Senior citizens exemption

Local governments and school districts in New York State can opt to grant a reduction on the amount of property taxes paid by qualifying senior citizens. This is accomplished by reducing the taxable assessment the senior's home by as much as 50%.

To qualify, seniors generally must be 65 years of age or older and meet certain income limitations and other requirements. For the 50% exemption, the law allows each county, city, town, village, or school district to set the maximum income limit at any figure between $3,000 and $29,000.

Localities have the further option of giving exemptions of less than 50% to seniors whose incomes are more than $29,000. Under this option, called the "sliding-scale option," such owner can have a yearly income as high as $37,399.99 and get a 5% exemption in places that are using the maximum limit.

Please check with your local assessor, city/town clerk, or school district to determine which local options, if any, are in effect.

Application form

In the first year, use Form RP-467 Application for senior citizens' exemption from real property taxation

In subsequent years, use Renewal Form RP-467-Rnw

Instructions are also available.

File the form with your municipal assessor

Application deadline

In most communities, the deadline for submitting exemption applications is March 1. However, the dates vary in some cities and counties. Please confirm the date with your assessor. You can find contact information for your assessor in our Municipal Profiles.

 Some municipalities permit late filing in certain hardship situations or for exemption renewals. Contact your assessor to see if your municipality offers these provisions.

When qualifying seniors buy property after the deadline, then the senior can apply up to 30 days after the purchase. The assessor then has 30 days to decide whether the senior would have qualified for the exemption if the senior owned the property as of the deadline.

When the property is owned by one or more persons, and one or more of the owners qualify for this exemption while others qualify for the Exemption for Persons with Disabilities, the owners have the option of choosing the more beneficial exemption.

Eligibility requirements

  • ownership
  • income
  • age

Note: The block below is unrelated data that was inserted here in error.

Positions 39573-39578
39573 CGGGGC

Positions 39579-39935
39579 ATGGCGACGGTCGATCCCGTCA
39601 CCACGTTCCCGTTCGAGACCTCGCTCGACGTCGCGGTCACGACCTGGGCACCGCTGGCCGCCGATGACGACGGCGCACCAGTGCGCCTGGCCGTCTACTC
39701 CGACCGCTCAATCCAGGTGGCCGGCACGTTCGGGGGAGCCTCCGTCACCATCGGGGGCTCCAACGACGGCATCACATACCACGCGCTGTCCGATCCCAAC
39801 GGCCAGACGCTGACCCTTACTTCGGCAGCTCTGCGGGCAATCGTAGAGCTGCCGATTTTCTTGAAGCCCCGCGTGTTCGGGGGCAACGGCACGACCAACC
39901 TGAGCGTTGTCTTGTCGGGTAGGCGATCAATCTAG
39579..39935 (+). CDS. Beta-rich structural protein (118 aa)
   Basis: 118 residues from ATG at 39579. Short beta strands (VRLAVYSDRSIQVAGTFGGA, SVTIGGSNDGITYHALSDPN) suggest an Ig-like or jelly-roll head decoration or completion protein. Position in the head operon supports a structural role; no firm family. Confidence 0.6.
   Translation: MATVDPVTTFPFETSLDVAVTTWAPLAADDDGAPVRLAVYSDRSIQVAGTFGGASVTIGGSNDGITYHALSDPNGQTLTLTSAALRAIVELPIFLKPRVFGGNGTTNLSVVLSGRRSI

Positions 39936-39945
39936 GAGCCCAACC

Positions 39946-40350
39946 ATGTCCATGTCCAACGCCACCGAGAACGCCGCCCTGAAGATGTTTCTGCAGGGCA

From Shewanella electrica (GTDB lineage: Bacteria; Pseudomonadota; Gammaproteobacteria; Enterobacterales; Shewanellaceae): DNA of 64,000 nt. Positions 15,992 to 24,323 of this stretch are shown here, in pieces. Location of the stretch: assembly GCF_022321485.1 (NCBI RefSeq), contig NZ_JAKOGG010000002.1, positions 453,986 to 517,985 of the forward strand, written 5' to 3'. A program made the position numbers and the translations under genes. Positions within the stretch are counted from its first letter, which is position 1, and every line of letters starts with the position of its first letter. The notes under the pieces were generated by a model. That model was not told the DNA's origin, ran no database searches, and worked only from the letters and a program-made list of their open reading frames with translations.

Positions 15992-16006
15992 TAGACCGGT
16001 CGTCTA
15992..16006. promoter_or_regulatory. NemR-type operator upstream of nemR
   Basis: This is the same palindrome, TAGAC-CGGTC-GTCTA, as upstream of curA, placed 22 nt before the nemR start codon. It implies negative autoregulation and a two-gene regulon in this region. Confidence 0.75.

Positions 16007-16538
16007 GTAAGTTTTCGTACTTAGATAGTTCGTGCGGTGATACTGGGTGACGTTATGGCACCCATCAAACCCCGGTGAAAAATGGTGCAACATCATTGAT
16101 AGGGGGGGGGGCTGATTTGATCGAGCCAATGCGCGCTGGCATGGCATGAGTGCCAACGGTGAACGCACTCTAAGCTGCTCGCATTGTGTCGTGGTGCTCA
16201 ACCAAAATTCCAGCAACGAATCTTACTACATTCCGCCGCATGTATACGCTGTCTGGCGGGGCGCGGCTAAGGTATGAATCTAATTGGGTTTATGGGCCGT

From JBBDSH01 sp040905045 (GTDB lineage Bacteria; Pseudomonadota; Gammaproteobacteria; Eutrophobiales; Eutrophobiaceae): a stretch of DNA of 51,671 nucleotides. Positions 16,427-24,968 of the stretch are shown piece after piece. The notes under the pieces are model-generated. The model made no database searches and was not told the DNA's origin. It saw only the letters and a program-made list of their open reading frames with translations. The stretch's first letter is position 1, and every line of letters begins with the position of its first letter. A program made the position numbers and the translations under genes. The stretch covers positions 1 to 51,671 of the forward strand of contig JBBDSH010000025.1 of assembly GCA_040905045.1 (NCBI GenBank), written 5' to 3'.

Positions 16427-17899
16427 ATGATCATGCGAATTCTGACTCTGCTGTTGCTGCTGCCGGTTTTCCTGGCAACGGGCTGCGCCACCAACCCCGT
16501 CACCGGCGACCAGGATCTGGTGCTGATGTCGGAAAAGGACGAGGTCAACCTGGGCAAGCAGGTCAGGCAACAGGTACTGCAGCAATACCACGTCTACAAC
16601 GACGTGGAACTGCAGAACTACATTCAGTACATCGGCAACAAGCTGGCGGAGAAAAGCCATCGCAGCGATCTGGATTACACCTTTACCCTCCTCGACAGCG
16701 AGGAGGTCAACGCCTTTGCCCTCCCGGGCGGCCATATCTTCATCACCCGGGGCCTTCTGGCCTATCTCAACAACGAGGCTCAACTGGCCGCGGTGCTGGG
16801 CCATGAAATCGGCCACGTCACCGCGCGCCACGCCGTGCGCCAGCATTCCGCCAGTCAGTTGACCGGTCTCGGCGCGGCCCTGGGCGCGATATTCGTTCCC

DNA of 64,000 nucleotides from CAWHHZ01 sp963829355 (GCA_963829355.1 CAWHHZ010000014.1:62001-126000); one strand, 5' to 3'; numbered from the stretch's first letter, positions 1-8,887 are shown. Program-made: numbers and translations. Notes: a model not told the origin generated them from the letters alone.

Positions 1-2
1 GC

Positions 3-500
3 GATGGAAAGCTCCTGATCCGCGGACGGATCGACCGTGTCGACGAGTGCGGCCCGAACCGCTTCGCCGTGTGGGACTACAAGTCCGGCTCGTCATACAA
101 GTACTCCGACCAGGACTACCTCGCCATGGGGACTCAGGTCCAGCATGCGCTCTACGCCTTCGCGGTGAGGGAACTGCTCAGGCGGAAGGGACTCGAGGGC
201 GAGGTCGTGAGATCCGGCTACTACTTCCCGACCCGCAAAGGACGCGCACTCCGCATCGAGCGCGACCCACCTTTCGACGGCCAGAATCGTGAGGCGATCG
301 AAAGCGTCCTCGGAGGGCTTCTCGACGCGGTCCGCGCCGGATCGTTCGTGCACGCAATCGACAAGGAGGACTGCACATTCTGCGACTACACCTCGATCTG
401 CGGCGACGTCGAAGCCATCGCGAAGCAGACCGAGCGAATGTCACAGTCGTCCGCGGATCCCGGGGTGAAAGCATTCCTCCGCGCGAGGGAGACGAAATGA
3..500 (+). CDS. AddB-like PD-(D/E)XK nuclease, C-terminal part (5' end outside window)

• residency (including school-age children - see below)

Age requirements - Each of the owners of the property must be 65 years of age or over, unless the owners are:

  • husband and wife, or
  • siblings (having at least one common parent)

and one of the owners is at least 65. Age generally is determined as of the appropriate taxable status date (March 1 in most communities, but confirm the date with your assessor).

Some municipalities allow the exemption where an otherwise eligible owner becomes 65 years of age after taxable status date but on or before December 31. Check with your assessor to determine if this option is in effect.

The first time you apply for the exemption, you must give satisfactory proof of your age.

Residency requirements - The property must be the "legal residence" of, and must be occupied by, all of the owners of the property unless:

  • a non-resident owner, who is the spouse or former spouse of the resident owner, is absent from the residence due to divorce, legal separation, or abandonment, or
  • an owner is absent from the property while receiving health-related services as an in-patient of a residential health care facility
    • during this period, no one other than the spouse or co-owner of the absent co-owner occupies the property (a residential health care facility is a nursing home or other facility that provides lodging, board and physical care including, but not limited to, the recording of health information, dietary supervision and supervised hygienic services)

The property must be used exclusively for residential purposes. However, if a portion of the property is used for other than residential purposes, the exemption will apply only to the portion used exclusively for residential purposes.

School-age children - Senior citizens are generally not eligible for the Senior Citizens' Exemption if they have children living in their home and attending public school. If the child attends a private or parochial school, the senior can still receive the exemption.

School districts can opt to offer the exemption to seniors even if the children in their home are attending public school. However, the school district must require satisfactory proof that the child was not brought into the residence primarily for the purpose of attending a particular school within the district.

Manufactured homes - Manufactured homes on leased land can qualify for the Senior Citizens' Exemption. If home is located in a manufactured home park, you are entitled to a reduction in rent for the amount of the taxes paid.

If you receive the Senior Citizens' exemption, you are still eligible to receive STAR and other property tax exemptions

The Senior Citizens' Exemption Form RP-467 is also your application for the Enhanced STAR exemption; no separate STAR application is needed. If you qualify for the Senior Citizens' Exemption, you automatically qualify for the Enhanced STAR Exemption. If you fail to qualify for the Senior Citizens' Exemption, but your application demonstrates that you qualify for the Enhanced STAR Exemption, you will receive the Enhanced STAR exemption. Otherwise, you may be required to submit additional documentation.

The Senior Citizens' Exemption is computed after all other partial exemptions have been deducted, with one exception - to ensure you receive the maximum benefit, the STAR Exemption is always deducted last.

Updated: October 14, 2011